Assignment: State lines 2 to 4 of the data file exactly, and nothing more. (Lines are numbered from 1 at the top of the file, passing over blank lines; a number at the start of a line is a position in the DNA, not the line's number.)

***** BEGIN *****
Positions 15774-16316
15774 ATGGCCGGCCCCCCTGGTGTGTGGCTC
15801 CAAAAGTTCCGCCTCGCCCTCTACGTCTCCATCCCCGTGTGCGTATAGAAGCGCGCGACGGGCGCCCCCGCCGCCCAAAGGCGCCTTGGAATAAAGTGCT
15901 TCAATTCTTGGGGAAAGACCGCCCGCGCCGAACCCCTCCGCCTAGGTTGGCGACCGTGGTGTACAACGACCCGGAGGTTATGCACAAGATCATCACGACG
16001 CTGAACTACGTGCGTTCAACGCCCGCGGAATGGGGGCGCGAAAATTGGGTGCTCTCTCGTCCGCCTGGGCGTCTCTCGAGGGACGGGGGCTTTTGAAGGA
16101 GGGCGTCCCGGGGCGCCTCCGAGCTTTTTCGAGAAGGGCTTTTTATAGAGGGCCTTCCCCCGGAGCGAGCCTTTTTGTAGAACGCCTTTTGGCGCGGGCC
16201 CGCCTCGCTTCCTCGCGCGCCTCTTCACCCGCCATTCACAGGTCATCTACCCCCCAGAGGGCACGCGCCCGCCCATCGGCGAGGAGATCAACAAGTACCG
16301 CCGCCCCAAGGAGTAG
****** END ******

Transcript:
15774 ATGGCCGGCCCCCCTGGTGTGTGGCTC
15801 CAAAAGTTCCGCCTCGCCCTCTACGTCTCCATCCCCGTGTGCGTATAGAAGCGCGCGACGGGCGCCCCCGCCGCCCAAAGGCGCCTTGGAATAAAGTGCT
15901 TCAATTCTTGGGGAAAGACCGCCCGCGCCGAACCCCTCCGCCTAGGTTGGCGACCGTGGTGTACAACGACCCGGAGGTTATGCACAAGATCATCACGACG